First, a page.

Thursday, April 2, 2015

Why are we still so silent on endometriosis?

Today is World Autism Awareness Day. It's a day I probably wouldn't have given a second thought if their awareness campaign didn't include taking a selfie while wearing blue, and I hadn’t just dyed my hair blue yesterday.

Good marketing ploys aside, it’s important that we learn more about this condition that is so little-understood, so that children can grow up to reach their full potential, and we can empathise with those who interact with society in a way that we don’t understand. I honestly don’t really know much about autism, apart from it having an effect on behaviour and learning difficulties, so I decided to look up some facts online.

Roughly 1 in 100 people have autism. 1 in 100.

Endometriosis is five times more common than autism. 1 in 10 women.

So why is it, that when I mention endometriosis, every second person I talk to says “Endo-what?” Why do the people I do mention it to say that I should “just have a hysterectomy”. (Like anyone would ever expect a guy to cut off his testicles to ‘cure’ a non-cancerous disease.) It’s exhausting.

But I can’t help feeling that we are 10 steps behind them with endometriosis awareness. If half of the community doesn’t even know that endometriosis exists, how can they even begin to understand the condition, or have empathy and support for those that suffer from it?

Last month was my three year anniversary of waking up from my anaesthetic to hear my doctor say “You have endometriosis.” At that time, there was one endometriosis network (on Yahoo groups) and no endometriosis charity active in Australia. Things have changed for the better in those three years. Out of a hunger to meet others like us, Katie and I got the ball rolling with the Canberra Endometriosis Network. Then, soon after, Endometriosis Australia was founded. Last year, with the petition for Bayer to release Visanne in Australia, EndoActive was founded, then the Pelvic Pain Foundation of Australia, and most recently KnowEndo in Sydney. There are plans to set up an Adelaide network and many other local networks have popped up around Australia.

I am encouraged by the exponential growth of pelvic pain organisations in Australia. It makes me hope that one day in the near future I won’t have to explain my disease every time it comes up in conversation, and the diagnostic delay will decrease. But we can’t afford to sit on our laurels. There is still misinformation and poor treatment even among those conscious of endometriosis (including GPs and gynecologists). Regularly new women join the Canberra Endometriosis Network facebook group and demand to know why their doctors won’t just rip out their uterus already. They ask how we cope with dealing with the fact that the doctors can’t help us beyond oral contraceptive pills and surgery.

They’re wrong. This is not a hopeless disease. My quality of life is a thousand times better (not an overstatement, just ask my parents) than it was 3 years ago when I was diagnosed. I’ve gone from bedridden and depressed to having the time of my life on the other side of the world. But it’s been a long road from there and it’s far from over. I’m going to live with this disease and its effects for the rest of my life. (Even after menopause I’m expecting to have to manage the scar tissue, nerve damage and pelvic floor dysfunction.)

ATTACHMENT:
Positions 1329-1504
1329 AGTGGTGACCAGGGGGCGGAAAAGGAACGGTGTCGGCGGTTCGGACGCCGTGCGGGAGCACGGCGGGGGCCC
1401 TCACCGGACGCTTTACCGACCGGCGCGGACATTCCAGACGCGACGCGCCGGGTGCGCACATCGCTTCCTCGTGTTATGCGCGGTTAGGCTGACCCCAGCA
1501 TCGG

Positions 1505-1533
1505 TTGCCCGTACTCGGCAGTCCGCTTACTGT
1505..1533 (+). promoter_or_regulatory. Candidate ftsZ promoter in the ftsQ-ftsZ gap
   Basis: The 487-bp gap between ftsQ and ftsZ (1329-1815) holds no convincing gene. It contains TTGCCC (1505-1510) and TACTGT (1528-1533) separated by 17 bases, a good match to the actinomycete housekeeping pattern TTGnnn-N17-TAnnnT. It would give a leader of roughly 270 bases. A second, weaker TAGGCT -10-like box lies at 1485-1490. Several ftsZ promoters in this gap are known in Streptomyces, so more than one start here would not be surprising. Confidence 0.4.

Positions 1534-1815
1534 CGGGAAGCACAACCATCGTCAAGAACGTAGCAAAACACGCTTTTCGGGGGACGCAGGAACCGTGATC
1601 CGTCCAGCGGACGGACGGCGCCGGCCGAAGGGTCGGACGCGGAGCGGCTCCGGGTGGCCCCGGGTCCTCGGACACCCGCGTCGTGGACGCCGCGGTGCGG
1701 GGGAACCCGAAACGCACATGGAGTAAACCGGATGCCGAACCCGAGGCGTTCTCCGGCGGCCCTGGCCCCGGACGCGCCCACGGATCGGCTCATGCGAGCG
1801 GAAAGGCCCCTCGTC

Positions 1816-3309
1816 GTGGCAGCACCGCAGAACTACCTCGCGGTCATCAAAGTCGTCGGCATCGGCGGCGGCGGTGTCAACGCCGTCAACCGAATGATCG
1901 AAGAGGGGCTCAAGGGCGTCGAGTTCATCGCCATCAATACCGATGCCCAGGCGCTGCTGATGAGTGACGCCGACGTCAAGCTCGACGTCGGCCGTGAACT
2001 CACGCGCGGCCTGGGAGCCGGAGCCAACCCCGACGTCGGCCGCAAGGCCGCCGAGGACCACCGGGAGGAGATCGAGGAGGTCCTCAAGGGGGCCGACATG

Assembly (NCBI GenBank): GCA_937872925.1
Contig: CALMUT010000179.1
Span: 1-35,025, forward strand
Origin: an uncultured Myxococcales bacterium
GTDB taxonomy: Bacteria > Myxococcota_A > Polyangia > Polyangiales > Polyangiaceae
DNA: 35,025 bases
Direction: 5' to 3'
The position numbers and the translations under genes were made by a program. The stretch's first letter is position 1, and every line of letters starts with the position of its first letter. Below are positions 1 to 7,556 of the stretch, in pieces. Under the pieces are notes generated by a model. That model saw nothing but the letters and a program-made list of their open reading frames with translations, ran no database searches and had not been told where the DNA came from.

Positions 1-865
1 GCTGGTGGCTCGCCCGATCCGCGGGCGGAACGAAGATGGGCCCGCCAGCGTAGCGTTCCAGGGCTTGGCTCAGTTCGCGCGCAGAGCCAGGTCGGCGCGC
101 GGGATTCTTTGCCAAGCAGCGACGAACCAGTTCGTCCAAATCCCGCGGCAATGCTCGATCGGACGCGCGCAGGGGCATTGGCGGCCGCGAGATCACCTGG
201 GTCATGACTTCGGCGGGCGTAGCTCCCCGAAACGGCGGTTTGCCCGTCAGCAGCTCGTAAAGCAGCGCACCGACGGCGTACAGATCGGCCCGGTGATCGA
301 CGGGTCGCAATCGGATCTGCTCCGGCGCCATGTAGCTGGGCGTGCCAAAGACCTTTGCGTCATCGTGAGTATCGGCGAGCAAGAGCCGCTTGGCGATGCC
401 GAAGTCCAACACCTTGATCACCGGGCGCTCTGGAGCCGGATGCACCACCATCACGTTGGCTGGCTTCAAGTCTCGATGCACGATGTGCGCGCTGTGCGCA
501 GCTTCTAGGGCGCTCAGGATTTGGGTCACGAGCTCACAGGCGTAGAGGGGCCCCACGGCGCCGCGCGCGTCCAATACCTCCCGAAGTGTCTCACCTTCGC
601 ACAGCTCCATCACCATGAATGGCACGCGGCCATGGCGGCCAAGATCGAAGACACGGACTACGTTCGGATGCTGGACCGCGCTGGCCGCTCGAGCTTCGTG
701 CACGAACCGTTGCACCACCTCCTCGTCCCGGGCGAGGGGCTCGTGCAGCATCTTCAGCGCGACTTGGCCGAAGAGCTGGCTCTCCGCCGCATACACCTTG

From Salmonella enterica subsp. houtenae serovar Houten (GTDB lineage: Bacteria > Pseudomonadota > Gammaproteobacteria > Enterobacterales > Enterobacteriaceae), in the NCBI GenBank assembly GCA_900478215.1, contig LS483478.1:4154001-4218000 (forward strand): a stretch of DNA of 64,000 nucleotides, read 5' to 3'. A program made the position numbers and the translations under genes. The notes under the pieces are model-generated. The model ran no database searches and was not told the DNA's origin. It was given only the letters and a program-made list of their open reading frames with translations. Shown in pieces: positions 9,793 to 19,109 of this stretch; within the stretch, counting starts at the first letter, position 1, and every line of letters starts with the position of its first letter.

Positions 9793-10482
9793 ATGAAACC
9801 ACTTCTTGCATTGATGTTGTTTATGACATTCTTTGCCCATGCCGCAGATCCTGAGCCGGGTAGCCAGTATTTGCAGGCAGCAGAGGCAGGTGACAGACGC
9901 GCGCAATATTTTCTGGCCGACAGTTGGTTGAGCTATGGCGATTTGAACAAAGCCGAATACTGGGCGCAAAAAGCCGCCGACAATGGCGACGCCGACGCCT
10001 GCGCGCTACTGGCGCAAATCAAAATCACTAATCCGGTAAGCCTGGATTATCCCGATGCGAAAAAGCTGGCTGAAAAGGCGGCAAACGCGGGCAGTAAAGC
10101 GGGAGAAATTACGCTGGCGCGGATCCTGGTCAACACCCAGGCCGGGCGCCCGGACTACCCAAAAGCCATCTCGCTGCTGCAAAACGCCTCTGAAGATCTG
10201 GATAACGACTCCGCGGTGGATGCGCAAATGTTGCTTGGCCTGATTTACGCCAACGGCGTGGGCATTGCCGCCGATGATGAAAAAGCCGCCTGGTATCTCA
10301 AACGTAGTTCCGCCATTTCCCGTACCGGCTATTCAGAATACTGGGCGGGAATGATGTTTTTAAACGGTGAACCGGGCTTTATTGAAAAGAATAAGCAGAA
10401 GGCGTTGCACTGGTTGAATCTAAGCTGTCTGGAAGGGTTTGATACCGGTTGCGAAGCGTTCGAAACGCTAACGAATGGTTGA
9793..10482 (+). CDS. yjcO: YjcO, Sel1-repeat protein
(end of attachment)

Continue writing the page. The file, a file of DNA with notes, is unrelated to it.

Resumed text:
In the meantime, to stay as healthy as I can I:
  • Eat a (mostly) gluten, caffeine, alcohol, soy and processed-food free diet to reduce inflammation and alleviate digestive symptoms
  • Take daily drugs to return my over-sensitive nerves to normal functioning
  • Take agomelatine daily to deal with the fatigue and mood swings that come with chronic pain
  • Take an oral contraceptive pill to try to slow the growth of the endometriosis, reduce the likelihood of further ovarian cysts (endometriomas) forming and to lighten my periods [the research on this is inconclusive though some people can find it helpful]
  • Take krill oil daily to reduce inflammation
  • Do stretches, use trainers and see a pelvic floor physiotherapist to treat my pelvic floor dysfunction
  • Occasional Botox injections into my pelvic floor and sidewall to relax permanently tense muscles
  • Make wise decisions about how and where I spend my energy
  • Have excisional surgery when all the other treatments aren’t keeping the pain at a manageable level

Increased awareness would mean more funds and more resources. Today, the available treatment options (as detailed above) focus on the symptoms. A substantial research effort would likely result in the discovery of a drug that works on the root cause of endometriosis instead. This could lead to the development of a routine blood test for endometriosis for girls when they have their first period. If this test came back positive, they could take the targeted drug, which would help correct the rogue DNA pathways responsible for the disease. There would be no nasty complications (oversensitive nerves, pelvic floor dysfunction, scar tissue, infertility) from years of chronic pain and inflammation because there would be no endometriosis. I hope that world is our future.

So if you’re new to being diagnosed, you’re coming in at an exciting time. Join all the networks, read all the books, seek out an endometriosis specialist. Use your newfound knowledge to educate those around you. You will need all the support you can get.

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